Ohio Workers’ Compensation FAQs — Dealing with a Denial of Treatment
Dealing with denial of treatment? Ohio supports one of the largest workers’ compensation systems in the U.S. In 2019, Ohio’s Bureau of Workers’ Compensation (BWC) took care of more than 95,000 claims for a wide range of on-the-job illnesses and injuries.
However, even though several billion dollars were paid out as compensation to workers, not every injured workers’ claim was accepted. Therefore, dealing with a denial of treatment or rejection of a claim is something no worker can ignore.
Why is a Workers’ Compensation Claim Denied?
Wondering why your workers’ compensation claim got rejected? You may find the reason here:
- The accident report and the documented injuries were not matching
- The injury happened outside the workplace
- The injury is minor and not serious enough to make you eligible for injured workers’ benefits
- The employer wants to file a dispute against your claim
- Medical treatment was not sought immediately after the injury
- Your medical representative was outside the certified list
In the case of rejection of your workers’ compensation claim, you will receive a letter comprising detailed information about the reason for rejection and possible appeal options, including the deadline for filing an appeal.
Understanding Ohio’s Workers’ Compensation Law
Per Ohio’s workers’ compensation law, workers who are injured on the job have the right to medical benefits and a partial wage. Even though employers in Ohio can terminate injured employees, they cannot do so to deny an injured employee’s claim.
Ohio’s workers’ compensation law makes it unlawful for employers to terminate injured workers for filing a claim for workers’ compensation. The law prevents employers from firing, demoting, and taking disciplinary action against an injured employee for filing a claim. Not only this, but the law also prevents employers from taking similar actions for an employee who supported or testified in a fellow employee’s workers’ compensation case.
Other Forms of Workers’ Compensation Rejection
Denial of treatment is only one form of workers’ compensation rejection. There are several other ways in which employers reject the workers’ compensation claims of injured workers.
- Failure to offer a temporary assignment/job based on the restrictions of an injured worker
- Not following the advice of medical representatives
- Demoting or taking disciplinary actions against an injured worker
- Providing an injured worker with humiliating work
- Threatening an injured worker with the termination of employment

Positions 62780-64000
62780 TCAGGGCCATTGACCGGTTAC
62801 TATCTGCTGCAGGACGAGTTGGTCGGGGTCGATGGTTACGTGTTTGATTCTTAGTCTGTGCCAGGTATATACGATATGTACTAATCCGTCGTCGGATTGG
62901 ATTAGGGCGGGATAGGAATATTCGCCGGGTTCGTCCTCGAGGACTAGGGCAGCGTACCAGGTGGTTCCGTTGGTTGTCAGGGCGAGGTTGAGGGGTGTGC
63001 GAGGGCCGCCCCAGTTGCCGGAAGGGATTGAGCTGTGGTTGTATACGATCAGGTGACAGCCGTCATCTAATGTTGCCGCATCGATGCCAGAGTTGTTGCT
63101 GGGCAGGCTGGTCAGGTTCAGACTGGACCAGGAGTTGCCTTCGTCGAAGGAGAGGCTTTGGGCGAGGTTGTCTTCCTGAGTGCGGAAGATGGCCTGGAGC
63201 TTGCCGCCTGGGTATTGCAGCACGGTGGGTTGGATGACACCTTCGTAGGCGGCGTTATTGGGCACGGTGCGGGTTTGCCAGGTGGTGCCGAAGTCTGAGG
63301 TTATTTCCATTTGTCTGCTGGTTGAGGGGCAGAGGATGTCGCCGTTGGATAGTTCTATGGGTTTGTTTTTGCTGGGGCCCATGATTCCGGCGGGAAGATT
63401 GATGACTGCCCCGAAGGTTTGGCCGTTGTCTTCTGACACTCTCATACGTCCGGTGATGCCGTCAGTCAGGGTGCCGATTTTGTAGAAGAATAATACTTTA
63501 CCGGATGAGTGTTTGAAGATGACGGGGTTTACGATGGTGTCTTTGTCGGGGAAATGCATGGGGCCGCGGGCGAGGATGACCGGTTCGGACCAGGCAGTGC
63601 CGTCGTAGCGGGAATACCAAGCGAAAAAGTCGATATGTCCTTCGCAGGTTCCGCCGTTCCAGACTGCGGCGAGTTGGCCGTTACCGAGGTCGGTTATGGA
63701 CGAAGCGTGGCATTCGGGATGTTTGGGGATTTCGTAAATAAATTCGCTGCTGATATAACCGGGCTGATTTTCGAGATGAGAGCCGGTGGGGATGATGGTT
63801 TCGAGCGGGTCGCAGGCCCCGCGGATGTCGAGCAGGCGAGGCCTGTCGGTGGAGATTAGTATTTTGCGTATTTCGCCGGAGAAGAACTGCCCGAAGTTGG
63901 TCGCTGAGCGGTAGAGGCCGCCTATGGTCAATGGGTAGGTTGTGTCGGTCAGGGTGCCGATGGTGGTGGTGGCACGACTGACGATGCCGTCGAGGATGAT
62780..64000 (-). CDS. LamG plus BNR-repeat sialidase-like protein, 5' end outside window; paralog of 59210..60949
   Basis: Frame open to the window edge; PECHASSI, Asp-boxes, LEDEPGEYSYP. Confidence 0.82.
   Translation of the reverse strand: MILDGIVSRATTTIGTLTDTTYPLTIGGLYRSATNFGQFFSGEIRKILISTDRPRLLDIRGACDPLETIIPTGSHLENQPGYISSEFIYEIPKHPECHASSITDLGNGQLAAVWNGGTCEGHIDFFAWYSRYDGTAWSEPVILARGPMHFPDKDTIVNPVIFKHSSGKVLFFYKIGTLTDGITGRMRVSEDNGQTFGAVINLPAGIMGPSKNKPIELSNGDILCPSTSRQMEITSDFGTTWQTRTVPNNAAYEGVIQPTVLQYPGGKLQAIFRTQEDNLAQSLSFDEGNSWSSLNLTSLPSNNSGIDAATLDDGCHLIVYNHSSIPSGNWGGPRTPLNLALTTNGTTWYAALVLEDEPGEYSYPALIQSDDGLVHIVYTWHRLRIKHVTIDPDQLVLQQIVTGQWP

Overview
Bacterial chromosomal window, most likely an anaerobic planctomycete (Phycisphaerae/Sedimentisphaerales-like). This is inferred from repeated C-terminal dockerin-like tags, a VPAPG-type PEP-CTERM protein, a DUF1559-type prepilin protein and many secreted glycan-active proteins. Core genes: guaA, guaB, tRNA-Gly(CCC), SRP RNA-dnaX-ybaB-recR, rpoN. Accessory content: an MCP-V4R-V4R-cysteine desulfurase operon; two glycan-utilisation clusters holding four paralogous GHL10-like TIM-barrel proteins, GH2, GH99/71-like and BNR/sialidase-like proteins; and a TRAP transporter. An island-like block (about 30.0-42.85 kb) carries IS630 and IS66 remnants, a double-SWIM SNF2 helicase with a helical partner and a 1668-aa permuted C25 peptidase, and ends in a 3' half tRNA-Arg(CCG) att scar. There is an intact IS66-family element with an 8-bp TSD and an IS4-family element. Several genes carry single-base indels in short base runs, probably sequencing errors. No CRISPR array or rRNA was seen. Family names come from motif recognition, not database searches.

Dealing with a Denial of Treatment? You May Be Entitled to Compensation
If you are filing a claim for denial of treatment or rejection of a workers’ compensation claim, you may be entitled to the following compensation:
- Employee termination for filing a claim — restoration of services and back pay
- Employee demotion or disciplinary action — lost wages
However, ensure you file a claim within six months of employee termination or demotion/disciplinary action.
You can file an appeal against the initial decision of your employer and get workers’ compensation benefits. There are three tiers of appeal you can file in Ohio — District, Staff, and Commission. The initial appeal can be filed at the district level followed by other levels, if required. At each level, a hearing takes place within 45 days of filing the appeal. In case the appeal is denied, an injured employee can file an appeal with the following level within 14 days. If the workers’ compensation commission refuses to consider the appeal, an injured employee can pursue the case in the court. In such cases, injured employees need to file a fresh appeal within 60 days.
At Taubman Law, we understand that denial of treatment can put you and your family at risk. Therefore, we can help you ensure you get the necessary workers’ compensation benefits. We understand how hopeless an injured worker feels when their workers’ compensation claim is rejected
Here’s how we can help:
- Determine your entitlement for workers’ compensation and other benefits for injured workers
- Complete documentation and fill out the necessary paperwork
- Build your case and present the same at a hearing
- Answer critical questions that are not included in Ohio workers’ compensation FAQs
Book an appointment with us today.
This post was written by Cleveland attorney Bruce Taubman, who practices workers’ compensation, personal injury, and medical malpractice throughout Ohio.
Taubman Law primarily practices in personal injury, medical malpractice, workers’ compensation law, and employment discrimination throughout Northeast Ohio and beyond. For more than 40 years, the Taubman Law Family has been helping our clients receive the compensation that they deserve. Come and see us at our Ohio City office (1826 West 25th) for a free consultation or contact us here to set up an appointment. A lawyer who cares is right around the corner. Taubman Law — Smaller, Smarter, Better.